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Scoop: Chris Smith's cobalt conundrum

Cobalt mine in Congo

A cobalt mine in the South Kivu province in the Democratic Republic of Congo. Photo: Augustin Wamenya/Anadolu Agency via Getty Images

Rep. Chris Smith's bill addressing children mining in Africa currently has a muddled path.

Why it matters: You'd think Republicans would jump at the chance to pass legislation addressing the dark humanitarian situation in the Congo because it calls into question whether EVs are truly "clean" cars.

  • Yet even with a GOP-controlled House, Smith will need Democratic support and complicated legislative jujitsu to get his bill into law.

Driving the news: The New Jersey Republican told Axios he's drafting a new version of his bill to limit imports of cobalt and cobalt-based products with suspected ties to child labor in the Democratic Republic of the Congo.

  • Smith's changing the legislation to put the onus on China, where most cobalt mined in the DRC is processed.
  • He wants it to be similar to the Uyghur Forced Labor Prevention Act, which assumes products from the Xinjiang province of China may be made with forced labor. That law has impacted solar and EV imports.

What's next: Smith will oversee a hearing Tuesday on the global cobalt trade in the Congressional-Executive Commission on China, an intergovernmental and bicameral panel focused on U.S. competition with the Asian country.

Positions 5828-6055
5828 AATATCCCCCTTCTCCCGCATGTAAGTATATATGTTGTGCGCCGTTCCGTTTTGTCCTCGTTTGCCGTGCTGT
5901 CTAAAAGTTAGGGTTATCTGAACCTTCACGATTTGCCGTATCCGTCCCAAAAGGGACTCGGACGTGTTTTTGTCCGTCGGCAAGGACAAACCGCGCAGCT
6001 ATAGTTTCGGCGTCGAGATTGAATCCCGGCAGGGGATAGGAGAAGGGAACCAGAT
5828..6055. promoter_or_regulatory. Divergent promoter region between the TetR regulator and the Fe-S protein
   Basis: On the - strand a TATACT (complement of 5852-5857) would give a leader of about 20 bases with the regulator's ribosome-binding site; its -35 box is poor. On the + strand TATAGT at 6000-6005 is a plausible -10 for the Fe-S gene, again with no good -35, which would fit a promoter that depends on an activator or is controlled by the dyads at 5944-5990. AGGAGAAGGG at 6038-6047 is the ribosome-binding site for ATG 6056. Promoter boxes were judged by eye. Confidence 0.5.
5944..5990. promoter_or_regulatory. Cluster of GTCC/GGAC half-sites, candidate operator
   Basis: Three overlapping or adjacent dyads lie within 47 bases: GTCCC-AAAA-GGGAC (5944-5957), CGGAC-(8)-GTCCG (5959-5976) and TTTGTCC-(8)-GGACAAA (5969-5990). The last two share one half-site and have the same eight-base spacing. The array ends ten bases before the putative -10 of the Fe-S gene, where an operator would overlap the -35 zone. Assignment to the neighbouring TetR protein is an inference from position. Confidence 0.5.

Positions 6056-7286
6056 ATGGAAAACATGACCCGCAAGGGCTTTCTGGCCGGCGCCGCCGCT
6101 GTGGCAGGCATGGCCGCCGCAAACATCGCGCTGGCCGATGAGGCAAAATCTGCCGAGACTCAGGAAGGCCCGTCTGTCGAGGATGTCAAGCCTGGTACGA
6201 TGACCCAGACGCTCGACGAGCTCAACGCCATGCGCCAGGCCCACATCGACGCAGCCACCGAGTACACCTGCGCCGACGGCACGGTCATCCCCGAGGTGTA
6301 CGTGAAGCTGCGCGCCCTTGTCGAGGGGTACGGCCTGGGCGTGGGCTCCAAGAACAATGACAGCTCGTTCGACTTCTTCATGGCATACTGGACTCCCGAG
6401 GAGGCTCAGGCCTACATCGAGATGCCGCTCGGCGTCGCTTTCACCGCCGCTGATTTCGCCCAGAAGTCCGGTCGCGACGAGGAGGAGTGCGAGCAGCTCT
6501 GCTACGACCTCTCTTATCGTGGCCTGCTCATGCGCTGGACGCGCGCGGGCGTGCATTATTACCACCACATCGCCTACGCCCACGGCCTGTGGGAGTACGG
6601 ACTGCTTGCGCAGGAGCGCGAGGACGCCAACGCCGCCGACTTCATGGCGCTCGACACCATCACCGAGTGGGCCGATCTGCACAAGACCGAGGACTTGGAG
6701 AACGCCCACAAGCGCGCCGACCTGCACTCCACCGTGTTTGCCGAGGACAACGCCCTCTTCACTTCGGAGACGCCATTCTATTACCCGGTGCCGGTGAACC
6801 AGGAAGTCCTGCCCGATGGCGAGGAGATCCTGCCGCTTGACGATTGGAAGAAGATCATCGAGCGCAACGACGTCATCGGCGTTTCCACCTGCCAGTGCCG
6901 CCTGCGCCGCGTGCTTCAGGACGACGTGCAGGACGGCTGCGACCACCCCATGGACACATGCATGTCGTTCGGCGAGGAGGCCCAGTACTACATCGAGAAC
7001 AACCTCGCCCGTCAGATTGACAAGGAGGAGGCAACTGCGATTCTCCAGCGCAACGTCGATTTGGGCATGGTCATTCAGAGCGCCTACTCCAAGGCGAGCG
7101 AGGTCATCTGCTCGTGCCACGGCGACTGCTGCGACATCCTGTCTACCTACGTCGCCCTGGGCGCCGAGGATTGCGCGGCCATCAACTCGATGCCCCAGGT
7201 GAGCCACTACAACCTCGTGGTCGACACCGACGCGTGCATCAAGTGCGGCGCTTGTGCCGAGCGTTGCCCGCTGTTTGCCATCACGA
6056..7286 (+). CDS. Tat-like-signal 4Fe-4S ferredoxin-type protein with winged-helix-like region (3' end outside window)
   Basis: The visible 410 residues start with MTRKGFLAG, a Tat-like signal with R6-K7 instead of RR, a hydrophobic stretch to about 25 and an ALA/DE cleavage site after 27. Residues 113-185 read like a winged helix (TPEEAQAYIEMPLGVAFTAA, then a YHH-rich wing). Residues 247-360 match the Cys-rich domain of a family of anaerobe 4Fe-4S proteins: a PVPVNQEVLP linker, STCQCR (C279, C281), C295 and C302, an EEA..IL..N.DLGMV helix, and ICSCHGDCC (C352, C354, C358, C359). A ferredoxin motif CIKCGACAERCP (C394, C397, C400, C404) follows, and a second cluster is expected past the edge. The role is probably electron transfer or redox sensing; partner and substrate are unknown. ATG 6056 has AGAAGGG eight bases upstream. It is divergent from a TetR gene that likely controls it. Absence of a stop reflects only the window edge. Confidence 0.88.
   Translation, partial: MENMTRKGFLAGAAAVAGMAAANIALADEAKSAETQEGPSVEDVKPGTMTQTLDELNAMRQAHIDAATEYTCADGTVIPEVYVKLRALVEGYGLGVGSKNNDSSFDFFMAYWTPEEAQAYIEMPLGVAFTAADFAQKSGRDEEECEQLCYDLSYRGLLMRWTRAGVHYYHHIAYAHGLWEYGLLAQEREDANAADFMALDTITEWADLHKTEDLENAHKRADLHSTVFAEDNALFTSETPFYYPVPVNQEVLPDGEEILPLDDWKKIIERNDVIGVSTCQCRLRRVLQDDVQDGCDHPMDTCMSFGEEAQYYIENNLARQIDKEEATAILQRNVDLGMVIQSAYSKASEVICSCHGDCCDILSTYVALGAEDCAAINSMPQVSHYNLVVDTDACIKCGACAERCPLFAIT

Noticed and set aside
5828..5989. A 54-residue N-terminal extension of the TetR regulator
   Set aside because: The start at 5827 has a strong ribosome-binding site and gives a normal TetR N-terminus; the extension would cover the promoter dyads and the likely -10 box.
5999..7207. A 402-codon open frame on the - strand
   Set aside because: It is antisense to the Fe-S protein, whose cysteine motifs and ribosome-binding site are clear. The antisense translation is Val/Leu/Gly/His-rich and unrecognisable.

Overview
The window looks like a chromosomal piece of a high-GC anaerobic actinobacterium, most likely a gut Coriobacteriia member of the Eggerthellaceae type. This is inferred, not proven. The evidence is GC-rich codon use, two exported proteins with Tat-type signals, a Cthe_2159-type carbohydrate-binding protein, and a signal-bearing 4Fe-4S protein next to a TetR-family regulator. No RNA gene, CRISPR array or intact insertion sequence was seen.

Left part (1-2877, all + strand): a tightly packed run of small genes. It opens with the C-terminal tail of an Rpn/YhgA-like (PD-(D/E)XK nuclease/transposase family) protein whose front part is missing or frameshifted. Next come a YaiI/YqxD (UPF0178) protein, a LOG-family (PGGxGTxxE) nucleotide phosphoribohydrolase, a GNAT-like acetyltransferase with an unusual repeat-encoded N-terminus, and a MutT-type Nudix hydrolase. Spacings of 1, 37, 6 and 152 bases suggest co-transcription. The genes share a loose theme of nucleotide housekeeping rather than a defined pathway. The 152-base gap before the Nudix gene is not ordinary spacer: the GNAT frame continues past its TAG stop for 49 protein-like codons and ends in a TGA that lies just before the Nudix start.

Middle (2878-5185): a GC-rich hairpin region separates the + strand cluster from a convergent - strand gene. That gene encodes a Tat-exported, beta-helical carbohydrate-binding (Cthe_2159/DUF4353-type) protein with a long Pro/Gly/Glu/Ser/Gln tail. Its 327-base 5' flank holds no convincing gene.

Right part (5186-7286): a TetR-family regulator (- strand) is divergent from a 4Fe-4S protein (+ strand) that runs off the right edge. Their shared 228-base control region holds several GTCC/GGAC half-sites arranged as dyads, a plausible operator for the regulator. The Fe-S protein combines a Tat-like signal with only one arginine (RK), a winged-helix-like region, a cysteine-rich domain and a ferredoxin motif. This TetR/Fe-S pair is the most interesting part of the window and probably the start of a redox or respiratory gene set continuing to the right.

Yes, but: Smith's bill is far from moving through Congress any time soon despite getting plaudits from some in the human rights advocacy space, including "Cobalt Red" author Siddharth Kara.

  • He'll need bipartisan support to get it scheduled for a markup in the House Foreign Affairs Committee, which has primary jurisdiction over the matter, a GOP committee spokesperson told Axios.
  • Smith acknowledged he has "not yet" gotten word the bill can get a markup from Foreign Affairs Chairman Michael McCaul.

One logical Democratic partner would be Sen. Jeff Merkley, who is co-chair of the China commission holding Tuesday's hearing.

  • Merkley's position is unknown. When asked Wednesday about the bill, the Oregon Democrat said to ask him after the hearing next week.

Of note: The original bill was also referred to Judiciary and Ways and Means, presenting an even more complicated legislative path.

  • Smith says he's spoken to Chairs Jim Jordan and Jason Smith and is optimistic they won't stand in the way of the bill.

What we're watching: Swiss commodities giant Glencore — the largest cobalt mining company in the DRC that is not Chinese — opened an in-house lobbying shop in Washington.

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